In Hawkeye’s dreams
Like millions of Americans in the 1970s, I was a big fan of the television show “M*A*S*H”. Given my teenage mentality at the time, I found the offbeat and often irreverent humor appealing. I also liked the disdain for authority exhibited constantly by protagonists Hawkeye Pierce and Trapper John McIntyre, as I was going through a rather rebellious stage myself at the time. If they could question authority and get away with it, why couldn’t I? (This was when I found out that the television world has very little in common with the real world.)
But that wasn’t the only reason I enjoyed both the television show and movie of the same name. I also was fascinated by the primitive conditions under which the surgeons and nurses plied their craft. I have seen documentaries on the mobile surgical hospitals of the era, and Hollywood appears to have portrayed the conditions quite accurately. It’s a wonder that anyone ever survived a visit to a mobile army surgical hospital; yet, amazingly, seriously wounded soldiers during the Korean War who landed in such field units experienced a 97% survival rate.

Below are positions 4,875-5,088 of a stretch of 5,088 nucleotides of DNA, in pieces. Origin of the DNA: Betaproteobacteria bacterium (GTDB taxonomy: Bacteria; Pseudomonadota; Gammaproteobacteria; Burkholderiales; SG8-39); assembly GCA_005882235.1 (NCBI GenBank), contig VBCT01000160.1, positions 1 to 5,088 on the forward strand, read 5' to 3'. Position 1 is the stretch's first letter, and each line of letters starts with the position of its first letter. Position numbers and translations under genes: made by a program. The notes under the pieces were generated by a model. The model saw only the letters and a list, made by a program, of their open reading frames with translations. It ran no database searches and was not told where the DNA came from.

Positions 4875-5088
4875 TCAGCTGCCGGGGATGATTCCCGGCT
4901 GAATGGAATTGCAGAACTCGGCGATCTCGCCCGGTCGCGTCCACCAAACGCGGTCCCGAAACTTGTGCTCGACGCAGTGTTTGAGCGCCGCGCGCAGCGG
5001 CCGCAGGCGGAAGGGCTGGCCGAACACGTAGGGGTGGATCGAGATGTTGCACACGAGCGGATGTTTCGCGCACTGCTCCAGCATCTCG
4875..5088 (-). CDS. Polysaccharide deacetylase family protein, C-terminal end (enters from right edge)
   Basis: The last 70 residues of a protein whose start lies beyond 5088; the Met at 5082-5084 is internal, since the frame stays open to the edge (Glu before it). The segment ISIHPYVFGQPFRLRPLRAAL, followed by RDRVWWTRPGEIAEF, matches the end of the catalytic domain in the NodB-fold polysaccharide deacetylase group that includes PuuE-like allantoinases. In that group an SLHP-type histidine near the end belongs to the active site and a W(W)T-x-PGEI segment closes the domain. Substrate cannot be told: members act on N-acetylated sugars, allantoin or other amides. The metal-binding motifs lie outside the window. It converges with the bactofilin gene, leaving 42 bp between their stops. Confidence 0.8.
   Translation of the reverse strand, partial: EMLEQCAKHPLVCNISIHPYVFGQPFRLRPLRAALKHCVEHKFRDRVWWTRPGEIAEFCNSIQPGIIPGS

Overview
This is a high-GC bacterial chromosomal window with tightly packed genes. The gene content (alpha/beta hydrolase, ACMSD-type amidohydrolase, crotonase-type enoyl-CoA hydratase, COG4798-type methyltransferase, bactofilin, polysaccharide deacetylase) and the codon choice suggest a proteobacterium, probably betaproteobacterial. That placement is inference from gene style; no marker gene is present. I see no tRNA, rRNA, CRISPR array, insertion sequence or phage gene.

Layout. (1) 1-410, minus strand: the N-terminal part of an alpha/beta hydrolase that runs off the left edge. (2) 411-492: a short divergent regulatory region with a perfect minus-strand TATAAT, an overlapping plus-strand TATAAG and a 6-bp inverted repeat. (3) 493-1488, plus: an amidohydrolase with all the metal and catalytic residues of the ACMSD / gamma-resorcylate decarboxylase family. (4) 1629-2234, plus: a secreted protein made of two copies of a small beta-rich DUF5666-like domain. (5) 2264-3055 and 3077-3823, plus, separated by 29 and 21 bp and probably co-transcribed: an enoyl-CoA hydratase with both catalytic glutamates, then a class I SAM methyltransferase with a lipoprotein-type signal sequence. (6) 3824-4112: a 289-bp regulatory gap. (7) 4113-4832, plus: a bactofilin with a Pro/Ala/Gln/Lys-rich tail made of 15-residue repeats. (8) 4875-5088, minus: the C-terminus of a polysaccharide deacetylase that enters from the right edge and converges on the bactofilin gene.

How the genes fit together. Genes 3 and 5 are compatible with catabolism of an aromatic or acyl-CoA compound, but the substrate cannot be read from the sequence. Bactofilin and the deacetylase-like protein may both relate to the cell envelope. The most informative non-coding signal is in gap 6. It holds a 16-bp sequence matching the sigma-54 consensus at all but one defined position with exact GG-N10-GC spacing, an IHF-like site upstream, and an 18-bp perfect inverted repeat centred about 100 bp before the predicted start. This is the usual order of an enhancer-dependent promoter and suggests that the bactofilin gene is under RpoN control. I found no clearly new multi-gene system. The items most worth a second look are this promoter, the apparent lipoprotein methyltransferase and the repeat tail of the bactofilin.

I thought about those facilities — and the doctors and nurses who worked in them — as I read this edition’s cover story by MRT Associate Editor Mary Rose Roberts (“Lifeblood” on page 56). As Roberts reports, conditions have improved dramatically for both medical personnel and the people whose lives they are trying to save.
Triage — the system of assigning treatment priority based on severity of injury and chance for survival — is perhaps the aspect of at-the-scene emergency medical response most acutely affected by the influx of next-generation wireless technologies. Among other capabilities, systems being field-tested let first responders transmit vital data concerning patient conditions to doctors at hospitals, resulting in better-informed triage decisions, including where to transport patients based on their injuries, vital signs and capabilities of the area’s trauma centers.
One of the most enduring images from both the large- and small-screen versions of “M*A*S*H” is in the opening credits, when Hawkeye, Trapper John, et al., race up the hill to the helicopter landing pad to assess the condition of the unfortunate soldier who had just been flown in from the battlefield. If today’s technologies had been available then, they’d have known everything they needed to know even before the chopper became airborne. I don’t think they’d mind. Not only would it make them more effective surgeons, it would give them more time to drive Colonel Blake crazy.